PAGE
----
What’s your favorite memory from NYU?

There are so many memories to choose from so I can’t exactly settle on one, but some of my favorite memories at NYU included experiences and events with people where I felt safe, included, and able to express myself completely and fully. Some events and organizations I had a great time with include: Academic Achievement Program (AAP), Gentlemen Of Quality (GQ), Opportunity Program (OP), Pre-Health Advisory Board (PHAB),  Comm*Unity, Alternative Breaks, MLK Jr. Scholars, and my study abroad experience.
Florby Dorme: his story continues

Monday, February 12, 2018

Jesse Vaughan (LS ’09, CAS ’11), 30 Under 30 Education 2018 Honoree and Co-founder of Landed

Jesse Vaughan
Jesse Vaughan is a co-founder of Landed, a startup that helps educators become homeowners near the communities they serve. He shared his experiences as an NYU student and his advice for alumni looking to create their own startup businesses.

What did you study at NYU?

I majored in Economics and minored in Politics and Business. If I were to go back in time, I would have taken more more courses, particularly in life sciences and/or Computer Science. Most of all, I miss the greenfield feeling of studying as an undergrad. After I left school, I realized how much of a privilege the experience of university is. 

What's your favorite memory of NYU?

No singular moment stands out in my NYU memory, however, collectively, the experiences studying in Prague stand out among my most cherished memories. I really made some great friends there and the feeling of being a part of a small community that was different and special, in an unfamiliar sea of language and culture, helped me define a personal identify.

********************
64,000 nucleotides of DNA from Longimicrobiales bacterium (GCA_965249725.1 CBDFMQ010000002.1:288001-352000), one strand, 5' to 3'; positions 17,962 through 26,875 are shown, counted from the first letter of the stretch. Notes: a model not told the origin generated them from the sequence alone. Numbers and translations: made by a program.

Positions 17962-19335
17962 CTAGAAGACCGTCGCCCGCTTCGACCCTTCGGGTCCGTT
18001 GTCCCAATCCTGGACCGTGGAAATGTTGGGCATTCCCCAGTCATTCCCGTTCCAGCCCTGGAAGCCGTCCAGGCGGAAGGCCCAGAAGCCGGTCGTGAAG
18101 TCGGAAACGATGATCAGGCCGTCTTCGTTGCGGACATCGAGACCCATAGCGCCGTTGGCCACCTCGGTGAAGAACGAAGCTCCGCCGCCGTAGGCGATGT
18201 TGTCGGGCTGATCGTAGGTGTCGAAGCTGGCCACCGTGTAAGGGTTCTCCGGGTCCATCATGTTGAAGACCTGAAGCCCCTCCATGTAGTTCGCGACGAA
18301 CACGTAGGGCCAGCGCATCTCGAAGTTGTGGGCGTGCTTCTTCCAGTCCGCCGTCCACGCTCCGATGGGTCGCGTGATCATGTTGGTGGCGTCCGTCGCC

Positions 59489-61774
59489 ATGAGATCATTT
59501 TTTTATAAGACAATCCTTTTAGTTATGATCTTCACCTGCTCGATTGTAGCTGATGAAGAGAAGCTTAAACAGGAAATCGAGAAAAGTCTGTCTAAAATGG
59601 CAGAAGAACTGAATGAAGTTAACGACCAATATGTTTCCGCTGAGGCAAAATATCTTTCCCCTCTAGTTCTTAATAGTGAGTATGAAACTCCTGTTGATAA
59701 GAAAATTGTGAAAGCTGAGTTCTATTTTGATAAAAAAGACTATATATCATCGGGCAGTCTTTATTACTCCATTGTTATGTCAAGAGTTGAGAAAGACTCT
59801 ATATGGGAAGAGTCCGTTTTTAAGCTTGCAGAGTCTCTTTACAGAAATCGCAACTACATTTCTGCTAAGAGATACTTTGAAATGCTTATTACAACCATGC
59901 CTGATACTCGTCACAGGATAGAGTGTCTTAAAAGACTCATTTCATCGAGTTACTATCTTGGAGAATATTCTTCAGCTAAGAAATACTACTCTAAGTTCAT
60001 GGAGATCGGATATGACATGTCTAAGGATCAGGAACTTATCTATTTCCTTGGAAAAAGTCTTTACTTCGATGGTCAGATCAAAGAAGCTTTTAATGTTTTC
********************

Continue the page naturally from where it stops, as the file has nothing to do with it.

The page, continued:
Jesse Vaughan: his story continues

Monday, January 29, 2018

Stephanie Samedi (CAS ’17) on her DURI Project and How It Shaped Her Career Goals

Stephanie Samedi

What did you study at NYU?

My major was Social & Cultural Analysis. I focused on American Studies and Africana Studies through examining history and current events. In the SCA program, we studied sociological theories, and I conducted a lot of research in my four years. My degree in Social and Cultural Analysis equipped me to utilize interdisciplinary scholarship to focus on issues of social justice.

What is your favorite memory of your time at NYU?

I have a lot of favorite memories! I would have to say that my experience studying in Florence for a semester is my number one. I had a seamless academic experience, in terms of my credits and requirements. It was a great opportunity to experience the language and the culture, and learn about the history of the Tuscany region. I was a research intern at La Pietra Dialogues at NYU Florence and examined immigration policies in the European Union. I interviewed experts in the field, such as members of the United Nations, and wrote blog posts. I was able to transfer the skill sets I had developed in New York to my work in Florence.
Stephanie Samedi: her story continues